According to Dictionary.com, “agile” is defined one way as “quick and well-coordinated in movement; lithe.” It’s a great way to describe an acrobat or athlete, but the term also applies to business. Within software development, the definition’s important because “agile” must happen quickly but also be well planned. Agile’s core tenets are to pull teams together in a collaborative, simple, transparent, and flexible manner, so they can work together to produce quality work on deadline.
Agile involves all of the stakeholders in the process (including customers) to put in their “two cents” during production. A crucial part of this process is testing because it needs to be conducted during every stage of the development. The point of this repeated testing is to gather feedback from all of the stakeholder groups, so the final project will best reflect all of their needs and expectations.
Martin Fowler, one of the original signatories of the Agile Manifesto, describes the need for continual feedback through testing: “The key to this feedback is iterative development. This is not a new idea. Iterative development has been around for a while under many names: incremental, evolutionary, staged, spiral… lots of names. The key to iterative development is to frequently produce working versions of the final system that have a subset of the required features. These working systems are short on functionality, but should otherwise be faithful to the demands of the final system. They should be fully integrated and as carefully tested as a final delivery.”
This quote underscores the need for full testing throughout every stage, not just right before launch. Unfortunately, testing can become a bottleneck. Based on a
Gitlab survey, 52% of the respondents said most delays in the development process are encounter during the QA phase.
But why it is so slow? Based on the same report, most of the companies deploy code on demand, but 64% of the companies rely on manual functional testing, 47% perform manual integration testing and 30% do security testing. At the same time, top priorities for companies are quality (47%), time to market (45%) and cost reduction (8%). Taken together, these factors keep continuous integration as the exception instead of the rule.
In order to reach states of continuous integration, companies need to take a different path. Test automation is integral to this new direction and is critical for enabling continuous software delivery. But test automation isn’t a “magic bullet” because it’s challenging and if performed incorrectly can consume more time and efforts than it saves.
Success with test automation requires an upfront investment, and a willingness to have the patience for the investment to pay off over time. It requires the whole team to be on board and to have a plan that details exactly what is being solved through the automation. Answer some key questions on the front end, such a; What are the organization’s objectives for the automation project? How do your test automation objectives support your overall testing goals? How does manual testing fit in with your automation testing plan? What is your expectation of test coverage with automation?
Test automation requires pre-planning and thoughtful consideration of the right tools and approaches that will result in quality code and final projects. The automated tests themselves should also experience continuous improvement and become an integral part of the DevOps pipeline. Consider automation code as production code, and conduct tests as often as possible during each build, feature, pull request and commit. Refine the test over time, and make sure they’re easy to reproduce and understand.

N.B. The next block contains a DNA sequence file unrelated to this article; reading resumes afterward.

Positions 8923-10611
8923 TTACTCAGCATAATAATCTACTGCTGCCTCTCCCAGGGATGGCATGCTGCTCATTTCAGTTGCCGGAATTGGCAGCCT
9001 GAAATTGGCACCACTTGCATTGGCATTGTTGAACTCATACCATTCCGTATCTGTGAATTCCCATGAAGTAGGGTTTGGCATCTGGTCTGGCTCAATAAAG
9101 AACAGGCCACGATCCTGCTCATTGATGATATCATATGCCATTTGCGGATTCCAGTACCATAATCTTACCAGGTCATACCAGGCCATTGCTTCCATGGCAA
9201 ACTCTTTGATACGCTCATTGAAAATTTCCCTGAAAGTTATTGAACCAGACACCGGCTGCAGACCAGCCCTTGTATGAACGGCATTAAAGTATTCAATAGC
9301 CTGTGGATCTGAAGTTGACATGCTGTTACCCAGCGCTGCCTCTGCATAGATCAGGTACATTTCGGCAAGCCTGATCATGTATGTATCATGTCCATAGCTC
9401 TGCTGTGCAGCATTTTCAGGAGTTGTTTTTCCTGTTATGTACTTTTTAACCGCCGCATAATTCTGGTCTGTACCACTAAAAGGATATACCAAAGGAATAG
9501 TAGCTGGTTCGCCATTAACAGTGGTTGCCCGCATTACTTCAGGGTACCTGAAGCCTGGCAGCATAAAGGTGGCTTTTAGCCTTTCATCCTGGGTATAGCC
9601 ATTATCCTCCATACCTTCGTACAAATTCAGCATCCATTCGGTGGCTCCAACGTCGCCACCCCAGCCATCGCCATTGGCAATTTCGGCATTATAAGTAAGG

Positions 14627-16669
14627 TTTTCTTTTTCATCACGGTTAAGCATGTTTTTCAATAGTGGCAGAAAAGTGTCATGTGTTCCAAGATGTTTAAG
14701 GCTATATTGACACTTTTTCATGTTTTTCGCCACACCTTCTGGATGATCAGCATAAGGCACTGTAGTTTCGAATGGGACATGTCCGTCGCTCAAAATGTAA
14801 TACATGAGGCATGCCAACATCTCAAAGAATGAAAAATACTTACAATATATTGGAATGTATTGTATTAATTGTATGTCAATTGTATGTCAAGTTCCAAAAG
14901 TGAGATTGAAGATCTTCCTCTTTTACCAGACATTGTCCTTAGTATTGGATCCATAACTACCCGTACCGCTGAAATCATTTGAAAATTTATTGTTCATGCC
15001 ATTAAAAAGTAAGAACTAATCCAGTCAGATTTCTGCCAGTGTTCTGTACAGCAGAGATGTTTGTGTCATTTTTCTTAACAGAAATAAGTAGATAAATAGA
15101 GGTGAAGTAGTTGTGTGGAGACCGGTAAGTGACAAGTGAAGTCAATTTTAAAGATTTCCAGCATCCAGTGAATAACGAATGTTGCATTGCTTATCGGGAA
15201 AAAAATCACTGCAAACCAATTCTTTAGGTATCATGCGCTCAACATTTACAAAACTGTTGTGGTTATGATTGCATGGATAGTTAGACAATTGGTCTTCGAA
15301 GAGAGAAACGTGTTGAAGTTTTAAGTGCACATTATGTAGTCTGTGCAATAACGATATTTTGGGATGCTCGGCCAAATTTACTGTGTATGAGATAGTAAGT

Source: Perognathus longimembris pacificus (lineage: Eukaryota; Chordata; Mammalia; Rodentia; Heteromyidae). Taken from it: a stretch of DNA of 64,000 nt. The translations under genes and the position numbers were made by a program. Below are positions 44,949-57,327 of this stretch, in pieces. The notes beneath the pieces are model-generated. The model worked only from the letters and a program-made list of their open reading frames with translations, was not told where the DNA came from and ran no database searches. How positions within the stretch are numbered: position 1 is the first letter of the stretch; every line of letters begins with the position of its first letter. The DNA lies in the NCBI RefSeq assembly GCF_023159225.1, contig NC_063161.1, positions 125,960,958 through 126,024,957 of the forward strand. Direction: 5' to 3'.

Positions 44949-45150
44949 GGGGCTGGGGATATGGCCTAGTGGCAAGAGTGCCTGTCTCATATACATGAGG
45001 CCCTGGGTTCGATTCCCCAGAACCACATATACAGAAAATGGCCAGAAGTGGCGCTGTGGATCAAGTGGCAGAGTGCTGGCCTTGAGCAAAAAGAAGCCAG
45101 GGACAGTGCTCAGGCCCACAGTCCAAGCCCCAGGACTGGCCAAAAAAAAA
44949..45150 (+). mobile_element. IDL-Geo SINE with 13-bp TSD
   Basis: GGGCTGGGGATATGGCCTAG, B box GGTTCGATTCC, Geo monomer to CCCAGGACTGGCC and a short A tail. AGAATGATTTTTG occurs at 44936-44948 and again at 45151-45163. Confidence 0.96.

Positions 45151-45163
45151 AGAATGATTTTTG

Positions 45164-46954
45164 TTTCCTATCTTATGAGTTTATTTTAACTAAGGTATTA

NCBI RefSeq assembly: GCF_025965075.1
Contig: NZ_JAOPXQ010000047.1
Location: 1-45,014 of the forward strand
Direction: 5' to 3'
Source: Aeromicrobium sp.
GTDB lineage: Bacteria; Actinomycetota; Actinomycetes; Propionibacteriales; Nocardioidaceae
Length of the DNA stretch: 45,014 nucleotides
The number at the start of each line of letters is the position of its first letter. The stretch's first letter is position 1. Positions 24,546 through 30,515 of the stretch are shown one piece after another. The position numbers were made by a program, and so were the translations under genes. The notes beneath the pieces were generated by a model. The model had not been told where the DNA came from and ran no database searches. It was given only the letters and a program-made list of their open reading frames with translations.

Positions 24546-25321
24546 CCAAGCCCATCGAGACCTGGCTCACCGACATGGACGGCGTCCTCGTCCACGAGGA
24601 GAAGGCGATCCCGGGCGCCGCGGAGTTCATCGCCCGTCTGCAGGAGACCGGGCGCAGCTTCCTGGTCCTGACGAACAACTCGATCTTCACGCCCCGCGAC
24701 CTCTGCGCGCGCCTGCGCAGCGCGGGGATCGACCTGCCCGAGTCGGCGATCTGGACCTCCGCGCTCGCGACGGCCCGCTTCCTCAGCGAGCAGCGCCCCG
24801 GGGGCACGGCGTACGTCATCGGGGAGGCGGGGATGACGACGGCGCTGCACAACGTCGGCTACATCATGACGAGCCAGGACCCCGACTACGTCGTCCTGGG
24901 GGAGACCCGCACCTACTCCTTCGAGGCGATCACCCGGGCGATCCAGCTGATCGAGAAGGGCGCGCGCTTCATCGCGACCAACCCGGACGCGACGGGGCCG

Another crucial element for high-quality testing is the test automation pyramid. Here are three important consideration, with brief benefit/drawback analysis:
- End-to-End tests exercise the whole system, they’re also slow, flaky, difficult to automate and expensive to maintain.
- API, boundary, and \integration tests exercise only part of the application, but they are easier to automate, cheaper and faster
- Unit tests exercise small chunk of code. They are easy to automate, fast, and cheap, but they cannot prove system behavior.
Want a roadmap for test automation success? Here’s a guideline that can provide you with continuously-improving testing that produces high-quality end results.
- Identify end-to-end scenarios by auditing your application.
- Review your list of test cases and determine if the same results can be achieved with the unit and/or API testing. Consistently reduce the number of end-to-end tests if it doesn’t hurt your quality.
- Break down the end-to-end scenarios and prioritize.
- Balance the priority against the benefits. As you compile “buckets” of tasks you should develop cost/benefit ratios. Look closely at development time, execution time, and maintenance time required for the tasks, and then review the gains such as execution speed improvements, repeatability, and experience.
- Automate the “sanity” check tests and integrate them with CI/CD. Automate “winners” first which will cover the most critical scenarios and reduce time spent on the tasks for now and in the future.
- Automate priority 1 tests that can be executed on demand or for release only. There should be a policy in place to review results and tackle failures quickly
- Continually re-evaluate the benefits of automation by refactoring, reorganizing and improving coverage continuously.
Agile automated testing is crucial to the success of any of your projects. Don’t be afraid to work with an outside firm that specializes in such testing and can remove the work from your process so you can focus on other revenue-generating initiatives.